If you've read the Muck already, you know it's written by Paul Kiel. So let me take a moment to introduce him. Paul's the first of our two hires for TPMmuckraker. Drop him a line, say hi, give him a lecture about the high standards of meticulousness and zealousness you require from him in terms of his muckraking activities and so forth. (You can drop Paul a line through the regular TPM comment email address.)

On a more practical note, in addition to the original reporting the new site will feature, we want the Daily Muck to pull together all the key muck in the news each day, one digestible muck run-down to keep you up to speed on public villainies of all sorts being perpretrated around the country.

And our advantage in being able to put that together is you.

Needless to say, we'll be checking the Times and Post and the major national news outlets everyday to track the latest developments in these stories. But my experience running this site for more than five years tells me that some of the most telling clues and breaks in the story first pop up in news outlets that run beneath the radar of the national political press -- local and regional papers, television stations, magazines, and so forth. And of course we want your tips too.

So as we move forward, if you see a story in your local paper about your congressman and Jack Abramoff or any other nugget you see that you think deserves wider exposure, send it in to use. If you think it's muck-worthy, flag its mucktitude for Paul in the subject line.

And, of course, let us know how you think we're doing.

The Hill reports that

The Hill reports that Roy Blunt is ahead of John Boehner by 64 to 35 in pledged votes in the race to become the next House Majority Leader. They have the list of who's on whose team. See who your Republican member of congress is supporting.

What's strikes me though is that there are rather more than 99 membersof the House GOP conference. That makes Blunt's position look much less commanding.

A little earlier I

A little earlier I linked to this choice Dick Cheney quote from yesterday. But after getting an email from TPM Reader GM, I just had to return to this one point that made me laugh the first time I read it.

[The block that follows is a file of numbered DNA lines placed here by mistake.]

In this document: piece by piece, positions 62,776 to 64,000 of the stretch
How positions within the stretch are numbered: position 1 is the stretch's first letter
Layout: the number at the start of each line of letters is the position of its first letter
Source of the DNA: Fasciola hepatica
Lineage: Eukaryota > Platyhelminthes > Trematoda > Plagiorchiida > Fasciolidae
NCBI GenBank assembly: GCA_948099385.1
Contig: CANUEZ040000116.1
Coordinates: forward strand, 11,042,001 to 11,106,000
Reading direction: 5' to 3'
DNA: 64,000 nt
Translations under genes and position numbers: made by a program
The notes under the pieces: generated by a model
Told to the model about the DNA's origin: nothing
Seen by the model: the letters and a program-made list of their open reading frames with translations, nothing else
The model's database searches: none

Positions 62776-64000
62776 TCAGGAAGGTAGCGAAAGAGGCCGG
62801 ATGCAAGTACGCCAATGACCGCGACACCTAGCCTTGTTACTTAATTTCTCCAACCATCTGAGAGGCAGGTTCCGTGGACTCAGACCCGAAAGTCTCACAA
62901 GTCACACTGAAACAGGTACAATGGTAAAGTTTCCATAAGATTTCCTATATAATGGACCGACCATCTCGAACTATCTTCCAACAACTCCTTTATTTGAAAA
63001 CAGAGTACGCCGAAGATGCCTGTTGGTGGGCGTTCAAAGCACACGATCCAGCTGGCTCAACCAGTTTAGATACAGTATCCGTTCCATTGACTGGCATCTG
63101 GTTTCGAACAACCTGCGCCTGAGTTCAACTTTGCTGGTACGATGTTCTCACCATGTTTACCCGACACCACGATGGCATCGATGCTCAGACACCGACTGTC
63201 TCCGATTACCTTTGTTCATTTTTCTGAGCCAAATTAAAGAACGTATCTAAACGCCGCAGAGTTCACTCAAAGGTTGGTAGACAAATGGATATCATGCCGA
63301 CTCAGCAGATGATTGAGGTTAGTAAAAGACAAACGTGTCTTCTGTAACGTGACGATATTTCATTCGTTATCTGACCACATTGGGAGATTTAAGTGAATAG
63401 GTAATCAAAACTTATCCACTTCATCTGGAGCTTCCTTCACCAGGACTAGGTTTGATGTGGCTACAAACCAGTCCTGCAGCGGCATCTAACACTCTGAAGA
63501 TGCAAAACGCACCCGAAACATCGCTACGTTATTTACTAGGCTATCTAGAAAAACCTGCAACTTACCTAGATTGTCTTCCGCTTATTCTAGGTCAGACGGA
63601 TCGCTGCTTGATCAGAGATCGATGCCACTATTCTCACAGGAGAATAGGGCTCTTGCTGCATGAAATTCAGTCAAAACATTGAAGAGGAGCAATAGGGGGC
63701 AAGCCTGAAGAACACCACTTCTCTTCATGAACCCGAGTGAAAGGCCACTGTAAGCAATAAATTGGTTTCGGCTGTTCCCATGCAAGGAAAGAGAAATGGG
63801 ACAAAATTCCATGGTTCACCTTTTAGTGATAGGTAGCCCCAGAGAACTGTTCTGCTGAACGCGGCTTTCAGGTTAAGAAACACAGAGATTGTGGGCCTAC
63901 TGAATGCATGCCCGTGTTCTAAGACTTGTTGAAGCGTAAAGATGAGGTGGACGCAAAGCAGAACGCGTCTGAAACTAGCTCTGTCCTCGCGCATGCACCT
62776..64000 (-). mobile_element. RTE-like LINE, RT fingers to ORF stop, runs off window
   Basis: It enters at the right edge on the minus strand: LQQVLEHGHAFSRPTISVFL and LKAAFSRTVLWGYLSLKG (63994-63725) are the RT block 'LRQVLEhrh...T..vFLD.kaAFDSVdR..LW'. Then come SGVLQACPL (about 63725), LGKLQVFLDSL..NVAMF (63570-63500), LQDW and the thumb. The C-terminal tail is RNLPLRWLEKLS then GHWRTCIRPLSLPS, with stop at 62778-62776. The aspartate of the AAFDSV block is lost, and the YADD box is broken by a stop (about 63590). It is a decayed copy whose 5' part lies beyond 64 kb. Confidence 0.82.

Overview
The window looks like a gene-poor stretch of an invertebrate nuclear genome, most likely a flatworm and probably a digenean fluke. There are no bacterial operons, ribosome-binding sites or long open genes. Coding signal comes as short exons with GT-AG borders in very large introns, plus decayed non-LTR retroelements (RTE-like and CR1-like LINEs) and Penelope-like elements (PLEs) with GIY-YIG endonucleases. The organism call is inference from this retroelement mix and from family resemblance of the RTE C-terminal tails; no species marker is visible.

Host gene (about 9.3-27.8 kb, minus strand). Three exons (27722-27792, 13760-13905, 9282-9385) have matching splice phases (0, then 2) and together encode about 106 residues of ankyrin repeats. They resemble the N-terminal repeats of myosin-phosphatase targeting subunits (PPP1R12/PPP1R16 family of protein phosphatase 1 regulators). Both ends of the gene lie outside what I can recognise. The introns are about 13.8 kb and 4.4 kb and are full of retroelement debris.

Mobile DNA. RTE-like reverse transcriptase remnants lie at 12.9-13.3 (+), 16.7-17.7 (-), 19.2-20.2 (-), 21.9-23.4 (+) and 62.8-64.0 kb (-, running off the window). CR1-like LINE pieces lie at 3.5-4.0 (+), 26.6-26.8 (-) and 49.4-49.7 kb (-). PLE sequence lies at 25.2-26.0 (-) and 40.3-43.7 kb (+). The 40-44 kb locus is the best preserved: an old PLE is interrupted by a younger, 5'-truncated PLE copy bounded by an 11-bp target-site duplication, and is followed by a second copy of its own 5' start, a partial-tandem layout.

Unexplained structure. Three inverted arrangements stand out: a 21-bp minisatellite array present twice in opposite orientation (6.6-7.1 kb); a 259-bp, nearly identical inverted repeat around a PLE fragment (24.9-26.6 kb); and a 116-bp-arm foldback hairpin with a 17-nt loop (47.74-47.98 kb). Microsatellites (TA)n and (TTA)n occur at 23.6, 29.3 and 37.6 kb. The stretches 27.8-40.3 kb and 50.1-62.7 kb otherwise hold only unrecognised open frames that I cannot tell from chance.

Says Cheney ...

And Steve Hayes is of the view -- and I think he's correct -- that a lot of those documents that were captured over there that have not yet been evaluated offer additional evidence that, in fact, there was a relationship that stretched over many years between Saddam Hussein and the al Qaeda organization.

Now, Hayes and I are something between acquaintances and friends. I don't want to get him in trouble by the association. And I'll let him speak for himself. But I say this only by way of noting that it's always created a bit of cognitive dissonance in my mind identifying the upstanding and amiable colleague I know with a lot of his work on Al Qaida and Saddam Hussein that, let's just say, I can't find any point of agreement with.

In any case, Dick Cheney speaks for himself. What we're talking about here is what he said. And I will confide in you that I don't have any problem giving him a hard time. So let's look at this statement. Cheney says there are all these documents "that have not yet been evaluated." But those unevaluated documents provide "additional evidence" of the fabled Iraq-AQ tie.

Does that make any sense?

You start to see how the Veep has managed to spout so much malarkey over the last five years when he seems to have so much difficulty spotting a logical fallacy.

We have this new defector. We haven't heard yet what he has to say. But what he says sounds pretty convincing.